How to break ties
If you are no longer financially connected to your credit associates, you can ask the credit agencies to remove their information from your credit report, a process called a financial disassociation.
To get a financial disassociation, you’ll have to make a formal request with each of the credit agencies. The required forms will generally ask you to list addresses you shared with a former partner and declare that you no longer share any financial ties, including bank accounts and joint credit agreements.
In general, you can get a financial disassociation if you (or your former partner) still live at the same address you once shared — but not if you both still share the same address, or still share a financial link like a joint account, according to Experian. However, Experian’s and Equifax’s financial disassociation forms provide space for you to explain your circumstances — and why you should still be considered for a financial disassociation, even if you share an account or home.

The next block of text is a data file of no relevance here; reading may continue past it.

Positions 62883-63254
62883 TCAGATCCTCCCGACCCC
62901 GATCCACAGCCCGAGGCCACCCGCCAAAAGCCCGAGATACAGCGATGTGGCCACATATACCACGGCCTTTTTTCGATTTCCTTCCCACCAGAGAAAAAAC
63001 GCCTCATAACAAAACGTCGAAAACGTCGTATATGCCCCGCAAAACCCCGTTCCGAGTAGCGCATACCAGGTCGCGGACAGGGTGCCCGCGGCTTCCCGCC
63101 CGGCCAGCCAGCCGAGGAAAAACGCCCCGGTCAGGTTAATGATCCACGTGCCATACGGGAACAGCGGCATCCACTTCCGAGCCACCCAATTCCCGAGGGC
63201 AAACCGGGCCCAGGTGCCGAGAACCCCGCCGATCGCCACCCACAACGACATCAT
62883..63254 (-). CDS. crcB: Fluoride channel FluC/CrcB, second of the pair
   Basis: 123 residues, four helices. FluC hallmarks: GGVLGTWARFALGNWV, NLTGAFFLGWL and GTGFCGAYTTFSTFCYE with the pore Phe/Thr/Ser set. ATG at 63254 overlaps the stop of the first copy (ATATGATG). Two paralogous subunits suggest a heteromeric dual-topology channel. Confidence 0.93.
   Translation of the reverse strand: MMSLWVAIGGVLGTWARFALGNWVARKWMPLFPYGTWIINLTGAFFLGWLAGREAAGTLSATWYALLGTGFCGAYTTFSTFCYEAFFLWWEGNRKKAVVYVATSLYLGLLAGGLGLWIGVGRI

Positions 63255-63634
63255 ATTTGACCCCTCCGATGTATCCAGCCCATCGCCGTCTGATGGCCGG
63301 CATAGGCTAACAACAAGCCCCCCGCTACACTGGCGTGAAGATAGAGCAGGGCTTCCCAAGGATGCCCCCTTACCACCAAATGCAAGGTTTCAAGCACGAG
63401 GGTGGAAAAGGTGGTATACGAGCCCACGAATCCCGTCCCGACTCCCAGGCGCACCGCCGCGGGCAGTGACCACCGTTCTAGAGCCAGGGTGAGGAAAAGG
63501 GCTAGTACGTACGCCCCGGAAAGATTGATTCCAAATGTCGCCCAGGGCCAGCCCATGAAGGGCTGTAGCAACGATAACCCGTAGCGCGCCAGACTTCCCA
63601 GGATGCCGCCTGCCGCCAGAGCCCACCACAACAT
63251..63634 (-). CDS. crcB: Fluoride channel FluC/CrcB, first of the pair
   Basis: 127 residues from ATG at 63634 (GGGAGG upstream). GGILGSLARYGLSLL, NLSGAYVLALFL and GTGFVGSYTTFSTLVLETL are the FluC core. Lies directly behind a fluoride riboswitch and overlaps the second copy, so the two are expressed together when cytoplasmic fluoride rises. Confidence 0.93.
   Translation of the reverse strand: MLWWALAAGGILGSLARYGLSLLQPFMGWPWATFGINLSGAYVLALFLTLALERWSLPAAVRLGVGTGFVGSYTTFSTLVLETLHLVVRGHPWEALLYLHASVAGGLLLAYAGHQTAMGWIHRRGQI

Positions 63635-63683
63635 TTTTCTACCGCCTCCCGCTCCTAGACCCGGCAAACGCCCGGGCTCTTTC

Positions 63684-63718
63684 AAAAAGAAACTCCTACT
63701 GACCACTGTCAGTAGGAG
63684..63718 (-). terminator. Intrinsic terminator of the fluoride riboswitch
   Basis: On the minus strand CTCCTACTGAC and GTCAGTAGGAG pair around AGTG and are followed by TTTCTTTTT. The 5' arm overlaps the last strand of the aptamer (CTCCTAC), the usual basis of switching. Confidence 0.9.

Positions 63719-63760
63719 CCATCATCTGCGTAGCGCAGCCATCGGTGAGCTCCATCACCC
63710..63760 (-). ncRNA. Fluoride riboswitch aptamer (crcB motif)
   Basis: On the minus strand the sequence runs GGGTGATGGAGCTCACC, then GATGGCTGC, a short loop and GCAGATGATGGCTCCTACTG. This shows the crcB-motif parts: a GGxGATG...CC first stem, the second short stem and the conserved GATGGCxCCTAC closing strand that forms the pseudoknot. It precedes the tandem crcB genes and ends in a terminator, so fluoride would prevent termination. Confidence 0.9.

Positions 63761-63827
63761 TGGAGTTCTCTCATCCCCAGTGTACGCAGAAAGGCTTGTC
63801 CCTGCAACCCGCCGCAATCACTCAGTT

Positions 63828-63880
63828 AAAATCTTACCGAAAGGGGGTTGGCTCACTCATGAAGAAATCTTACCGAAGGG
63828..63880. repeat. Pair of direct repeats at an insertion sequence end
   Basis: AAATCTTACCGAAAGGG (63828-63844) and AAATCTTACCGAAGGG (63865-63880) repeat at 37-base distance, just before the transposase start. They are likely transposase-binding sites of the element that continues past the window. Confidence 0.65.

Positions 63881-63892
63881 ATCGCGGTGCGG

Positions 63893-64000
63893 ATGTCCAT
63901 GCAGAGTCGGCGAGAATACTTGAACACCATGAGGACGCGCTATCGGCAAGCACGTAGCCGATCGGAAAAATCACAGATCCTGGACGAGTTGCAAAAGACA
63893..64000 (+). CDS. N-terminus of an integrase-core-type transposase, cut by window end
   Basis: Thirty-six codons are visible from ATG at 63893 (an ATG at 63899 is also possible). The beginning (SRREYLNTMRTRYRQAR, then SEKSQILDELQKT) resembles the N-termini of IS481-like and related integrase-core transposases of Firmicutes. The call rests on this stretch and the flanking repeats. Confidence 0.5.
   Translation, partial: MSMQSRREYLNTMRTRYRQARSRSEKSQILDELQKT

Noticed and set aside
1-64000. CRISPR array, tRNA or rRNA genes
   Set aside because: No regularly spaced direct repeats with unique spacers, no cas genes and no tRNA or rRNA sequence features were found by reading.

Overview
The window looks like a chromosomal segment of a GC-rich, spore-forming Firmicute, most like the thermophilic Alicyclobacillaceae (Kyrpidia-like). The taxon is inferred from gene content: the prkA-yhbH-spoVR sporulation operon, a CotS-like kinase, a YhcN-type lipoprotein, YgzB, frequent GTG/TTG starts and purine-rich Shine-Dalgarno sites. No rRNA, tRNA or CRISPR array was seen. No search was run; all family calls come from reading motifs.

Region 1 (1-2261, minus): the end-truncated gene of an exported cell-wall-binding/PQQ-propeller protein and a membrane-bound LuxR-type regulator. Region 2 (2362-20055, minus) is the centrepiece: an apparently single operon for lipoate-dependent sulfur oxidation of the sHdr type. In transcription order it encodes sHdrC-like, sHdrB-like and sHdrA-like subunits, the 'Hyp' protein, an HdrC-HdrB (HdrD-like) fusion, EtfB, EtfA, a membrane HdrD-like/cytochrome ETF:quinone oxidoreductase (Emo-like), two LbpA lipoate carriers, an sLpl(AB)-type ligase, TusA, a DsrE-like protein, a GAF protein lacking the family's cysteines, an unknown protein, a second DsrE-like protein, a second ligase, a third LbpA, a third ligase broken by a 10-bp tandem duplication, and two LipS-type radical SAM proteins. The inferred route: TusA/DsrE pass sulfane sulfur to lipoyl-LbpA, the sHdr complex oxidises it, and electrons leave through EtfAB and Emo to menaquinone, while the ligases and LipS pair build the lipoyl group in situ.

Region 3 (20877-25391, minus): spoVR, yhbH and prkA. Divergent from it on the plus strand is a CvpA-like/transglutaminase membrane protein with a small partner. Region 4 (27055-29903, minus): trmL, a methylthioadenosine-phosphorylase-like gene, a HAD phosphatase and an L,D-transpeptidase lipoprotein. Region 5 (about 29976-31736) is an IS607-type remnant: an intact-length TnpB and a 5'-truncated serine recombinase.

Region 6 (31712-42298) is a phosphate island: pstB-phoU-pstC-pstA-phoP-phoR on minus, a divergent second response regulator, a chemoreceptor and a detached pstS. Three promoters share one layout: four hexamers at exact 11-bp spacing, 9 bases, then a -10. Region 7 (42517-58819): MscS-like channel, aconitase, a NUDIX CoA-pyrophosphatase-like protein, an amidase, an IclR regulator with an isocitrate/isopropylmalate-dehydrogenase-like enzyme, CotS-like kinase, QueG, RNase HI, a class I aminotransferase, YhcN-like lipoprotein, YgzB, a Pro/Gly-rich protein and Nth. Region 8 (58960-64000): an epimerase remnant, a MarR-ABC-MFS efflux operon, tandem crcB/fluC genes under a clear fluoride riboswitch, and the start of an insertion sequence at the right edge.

You don’t have to be split up with your partner to get a disassociation. Relationship status doesn’t matter — only financial links. In other words, if you took out a loan with a partner and paid it off, you can still get a financial disassociation from that partner, even if you’re still happily together.